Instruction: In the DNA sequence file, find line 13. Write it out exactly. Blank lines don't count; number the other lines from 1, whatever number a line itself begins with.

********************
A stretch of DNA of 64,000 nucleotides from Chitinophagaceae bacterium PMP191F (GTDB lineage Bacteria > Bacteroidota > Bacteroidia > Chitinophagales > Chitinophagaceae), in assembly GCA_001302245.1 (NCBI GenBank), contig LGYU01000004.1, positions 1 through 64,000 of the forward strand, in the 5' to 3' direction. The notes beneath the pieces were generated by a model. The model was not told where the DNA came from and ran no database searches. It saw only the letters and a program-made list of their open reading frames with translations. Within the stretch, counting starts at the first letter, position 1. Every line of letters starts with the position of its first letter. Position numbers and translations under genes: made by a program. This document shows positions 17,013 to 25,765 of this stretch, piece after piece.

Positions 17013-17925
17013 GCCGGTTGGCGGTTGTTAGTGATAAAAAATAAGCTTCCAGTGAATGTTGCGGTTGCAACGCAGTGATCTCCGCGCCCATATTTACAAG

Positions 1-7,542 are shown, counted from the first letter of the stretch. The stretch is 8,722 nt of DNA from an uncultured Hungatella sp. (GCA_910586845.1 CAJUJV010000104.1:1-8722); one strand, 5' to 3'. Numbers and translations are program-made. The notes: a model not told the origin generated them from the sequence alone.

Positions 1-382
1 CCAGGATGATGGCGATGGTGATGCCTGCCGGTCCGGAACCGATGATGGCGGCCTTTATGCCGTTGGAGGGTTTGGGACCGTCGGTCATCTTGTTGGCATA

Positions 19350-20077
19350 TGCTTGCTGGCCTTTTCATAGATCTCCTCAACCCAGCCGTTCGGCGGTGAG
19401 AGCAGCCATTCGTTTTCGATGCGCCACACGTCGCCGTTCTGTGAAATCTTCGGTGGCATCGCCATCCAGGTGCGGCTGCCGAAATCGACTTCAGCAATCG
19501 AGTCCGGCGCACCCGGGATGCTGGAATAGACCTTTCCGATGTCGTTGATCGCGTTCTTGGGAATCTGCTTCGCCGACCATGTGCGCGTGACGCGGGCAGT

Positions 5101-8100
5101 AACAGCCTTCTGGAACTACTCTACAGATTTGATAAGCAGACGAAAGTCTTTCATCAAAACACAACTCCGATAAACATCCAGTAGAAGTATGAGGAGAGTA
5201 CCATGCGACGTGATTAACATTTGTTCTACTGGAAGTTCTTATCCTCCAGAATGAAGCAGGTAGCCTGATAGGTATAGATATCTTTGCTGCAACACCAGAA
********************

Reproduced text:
5201 CCATGCGACGTGATTAACATTTGTTCTACTGGAAGTTCTTATCCTCCAGAATGAAGCAGGTAGCCTGATAGGTATAGATATCTTTGCTGCAACACCAGAA